A Graph Review 55 to high points of 65
In a different key: The story of autism
John Donvan and Caren Zucker
Published by Allen Lane,
hardback, £25.00. 978 184614566 7
Available through BooksEducation website: http://www.bookseducation.co.uk/
This large book covers the history of the understanding of autism spectrum (including aspergers). Intertwined with the life story of the ‘first’ person to be diagnosed as autistic, Donald Triplett, (born 1933)and his story through to his eighty second year.
Considering the wealth of information in this book of 550 pages, it reads quite easily, retaining interest and pace throughout. Additional to a useful index and bibliography are fifty pages of notes and a useful ‘autism timeline’. Some b&w photographs are also included.
Highly USA orientated, no surprise with Donald Triplett the pivot but with key figures in the research and discussions around the world making their relevant appearances. Donald’s story has been surprisingly positive and illustrates just how a committed family and even community can create continuing growing and learning conditions. A comment by the authors is that they would like the story of Donald to become a film. The success of Donald and the wealth of personal, family and community involvement could certainly create a storyline of a lifetime or some shorter, definitive period that would fit with a film.
The journalistic reporting of the facts, progressing through the years as ideas, understanding and methodology of dealing with this most complicated of syndrome changed, eventually for the better stands up well. The noted Wakefield scare that mmr vaccination was a cause is dealt with.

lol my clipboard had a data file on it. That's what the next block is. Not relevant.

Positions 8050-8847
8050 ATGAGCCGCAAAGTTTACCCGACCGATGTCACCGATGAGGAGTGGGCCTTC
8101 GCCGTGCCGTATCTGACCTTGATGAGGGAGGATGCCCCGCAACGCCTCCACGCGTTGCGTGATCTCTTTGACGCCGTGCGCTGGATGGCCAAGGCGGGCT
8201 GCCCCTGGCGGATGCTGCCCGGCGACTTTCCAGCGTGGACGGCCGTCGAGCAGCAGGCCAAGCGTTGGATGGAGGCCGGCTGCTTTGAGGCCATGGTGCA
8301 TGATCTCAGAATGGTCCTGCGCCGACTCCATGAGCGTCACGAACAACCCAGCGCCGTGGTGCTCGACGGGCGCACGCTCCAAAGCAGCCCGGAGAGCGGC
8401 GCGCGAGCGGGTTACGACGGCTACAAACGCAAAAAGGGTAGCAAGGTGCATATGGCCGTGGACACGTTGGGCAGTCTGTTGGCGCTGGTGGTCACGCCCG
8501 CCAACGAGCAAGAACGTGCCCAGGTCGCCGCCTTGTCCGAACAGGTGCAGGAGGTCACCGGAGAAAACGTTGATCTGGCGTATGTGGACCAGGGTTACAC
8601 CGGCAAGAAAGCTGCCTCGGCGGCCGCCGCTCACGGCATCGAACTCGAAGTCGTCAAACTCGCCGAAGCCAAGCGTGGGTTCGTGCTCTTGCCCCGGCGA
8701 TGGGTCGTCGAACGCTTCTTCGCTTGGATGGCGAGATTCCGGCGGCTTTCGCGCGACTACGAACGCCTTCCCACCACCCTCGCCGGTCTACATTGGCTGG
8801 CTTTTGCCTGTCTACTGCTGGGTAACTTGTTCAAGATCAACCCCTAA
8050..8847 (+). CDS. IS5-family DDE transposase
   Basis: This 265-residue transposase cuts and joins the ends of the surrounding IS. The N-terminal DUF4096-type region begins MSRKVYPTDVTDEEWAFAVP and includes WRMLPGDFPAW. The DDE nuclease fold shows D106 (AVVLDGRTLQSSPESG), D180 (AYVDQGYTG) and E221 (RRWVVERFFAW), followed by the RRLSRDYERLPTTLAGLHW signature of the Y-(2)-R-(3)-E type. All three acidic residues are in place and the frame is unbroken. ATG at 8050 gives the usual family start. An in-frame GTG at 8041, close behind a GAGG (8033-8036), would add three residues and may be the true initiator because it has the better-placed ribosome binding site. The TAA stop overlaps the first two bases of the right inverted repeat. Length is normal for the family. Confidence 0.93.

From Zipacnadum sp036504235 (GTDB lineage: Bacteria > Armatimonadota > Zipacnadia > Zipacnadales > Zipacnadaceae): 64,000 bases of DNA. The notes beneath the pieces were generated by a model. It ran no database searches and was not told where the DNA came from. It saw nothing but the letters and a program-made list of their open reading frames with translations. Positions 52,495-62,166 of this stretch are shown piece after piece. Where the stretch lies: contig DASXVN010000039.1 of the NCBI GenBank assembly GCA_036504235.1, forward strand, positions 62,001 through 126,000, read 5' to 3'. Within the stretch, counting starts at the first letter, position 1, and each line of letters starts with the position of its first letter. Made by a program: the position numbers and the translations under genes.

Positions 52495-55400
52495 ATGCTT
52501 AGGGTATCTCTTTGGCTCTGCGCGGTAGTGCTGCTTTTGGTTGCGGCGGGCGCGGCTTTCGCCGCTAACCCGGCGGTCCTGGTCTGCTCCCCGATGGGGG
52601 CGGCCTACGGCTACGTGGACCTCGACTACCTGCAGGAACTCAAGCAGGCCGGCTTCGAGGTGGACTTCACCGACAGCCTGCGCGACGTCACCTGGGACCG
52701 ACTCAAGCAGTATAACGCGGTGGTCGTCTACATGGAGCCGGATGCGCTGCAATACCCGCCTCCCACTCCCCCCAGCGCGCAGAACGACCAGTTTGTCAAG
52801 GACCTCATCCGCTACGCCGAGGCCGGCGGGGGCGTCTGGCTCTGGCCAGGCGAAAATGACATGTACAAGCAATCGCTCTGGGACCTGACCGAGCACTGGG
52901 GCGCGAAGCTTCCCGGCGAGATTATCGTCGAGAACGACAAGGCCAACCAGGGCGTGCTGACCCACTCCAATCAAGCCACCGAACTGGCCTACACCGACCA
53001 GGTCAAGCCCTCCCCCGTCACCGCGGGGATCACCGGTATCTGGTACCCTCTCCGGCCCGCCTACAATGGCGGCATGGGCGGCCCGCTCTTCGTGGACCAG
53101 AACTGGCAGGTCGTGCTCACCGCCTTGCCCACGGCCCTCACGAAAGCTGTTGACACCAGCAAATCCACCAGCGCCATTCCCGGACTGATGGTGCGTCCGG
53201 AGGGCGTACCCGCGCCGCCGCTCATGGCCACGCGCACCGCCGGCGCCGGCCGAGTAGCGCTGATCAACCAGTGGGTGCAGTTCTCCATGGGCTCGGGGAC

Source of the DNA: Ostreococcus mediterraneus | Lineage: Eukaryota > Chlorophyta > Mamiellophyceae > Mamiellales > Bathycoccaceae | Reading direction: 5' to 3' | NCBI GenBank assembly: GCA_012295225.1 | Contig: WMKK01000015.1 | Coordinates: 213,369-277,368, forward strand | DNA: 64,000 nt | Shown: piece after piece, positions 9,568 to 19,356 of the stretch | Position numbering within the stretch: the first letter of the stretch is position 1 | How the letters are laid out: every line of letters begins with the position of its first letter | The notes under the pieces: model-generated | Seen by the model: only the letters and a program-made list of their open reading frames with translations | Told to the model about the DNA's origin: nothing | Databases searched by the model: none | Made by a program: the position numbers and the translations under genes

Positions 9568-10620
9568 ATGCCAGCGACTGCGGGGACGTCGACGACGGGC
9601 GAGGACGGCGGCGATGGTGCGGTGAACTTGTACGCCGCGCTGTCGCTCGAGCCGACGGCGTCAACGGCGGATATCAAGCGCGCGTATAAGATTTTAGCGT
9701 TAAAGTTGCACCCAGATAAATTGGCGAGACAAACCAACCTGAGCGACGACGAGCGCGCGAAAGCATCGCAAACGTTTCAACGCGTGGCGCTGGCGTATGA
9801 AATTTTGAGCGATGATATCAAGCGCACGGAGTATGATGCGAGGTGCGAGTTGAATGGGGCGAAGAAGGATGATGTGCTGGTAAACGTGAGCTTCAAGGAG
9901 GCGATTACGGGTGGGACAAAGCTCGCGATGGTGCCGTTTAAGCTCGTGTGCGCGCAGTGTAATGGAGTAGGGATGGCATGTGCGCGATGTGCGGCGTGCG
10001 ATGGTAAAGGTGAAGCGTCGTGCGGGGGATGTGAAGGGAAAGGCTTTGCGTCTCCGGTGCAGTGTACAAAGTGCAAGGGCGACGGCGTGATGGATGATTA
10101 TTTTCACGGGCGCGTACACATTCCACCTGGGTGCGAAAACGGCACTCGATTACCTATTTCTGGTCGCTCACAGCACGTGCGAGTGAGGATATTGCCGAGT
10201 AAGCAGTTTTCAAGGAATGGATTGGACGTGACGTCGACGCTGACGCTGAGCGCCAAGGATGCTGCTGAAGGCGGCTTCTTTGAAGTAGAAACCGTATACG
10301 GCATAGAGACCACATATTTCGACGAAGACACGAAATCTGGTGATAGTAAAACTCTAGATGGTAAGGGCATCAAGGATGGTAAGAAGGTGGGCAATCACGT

There is no real faulting of the content as history and the story of Donald, maybe an overload of detail for a newcomer to the subject. But then if you want thorough background information on a complicated subject you will read every single word; you have to start somewhere. The overall positiveness of the progress Donald has made throughout his life is encouraging and brightens the future..
There are degrees of this diagnosis, as with any, but parents should understand that each individual often has a capacity to learn and grow into their potential. Today, with the ability to have earlier intervention and the current techniques, established and developing, such potential can be achieved.
Gary Masibov does not appear in the index although working in this field for much of his life, nor do Barry Prizant or Emily Rubin, maybe they represent current educational aspects that could not fit into the book. So much more might be added but the authors maintain a good line of story and history to keep the book manageable. Steve Silberman gets a sentence mention but not for his brilliant book ‘Neurotribes’.
Barry Prizant’s ‘Uniquely Human’ is now published and is another title that deserves mention. ( for future review) If you read these two plus ‘In a different key’ you will have a wide coverage, I darent say understanding, but moving in that direction, of the world of autism. Follow that with reading some of Temple Grandin‘s output, Haddin’s ‘The Curious Incident of the Dog that Barked in the Night’. and maybe ‘The Reason I Jump’ and you will get a little closer. Several other books written by people with autism, like those of Temple Grandin, or the recently published ‘The Nine Degrees of Autism’, help to illustrate their particular variation of brain pattern, of personality. Every child, every adult with autism is different to another, degree may vary from small to great; but aren’t we all just that bit different to our neighbour, our parents, our siblings?
The titles mentioned here are available from BooksEducation website: http://www.bookseducation.co.uk/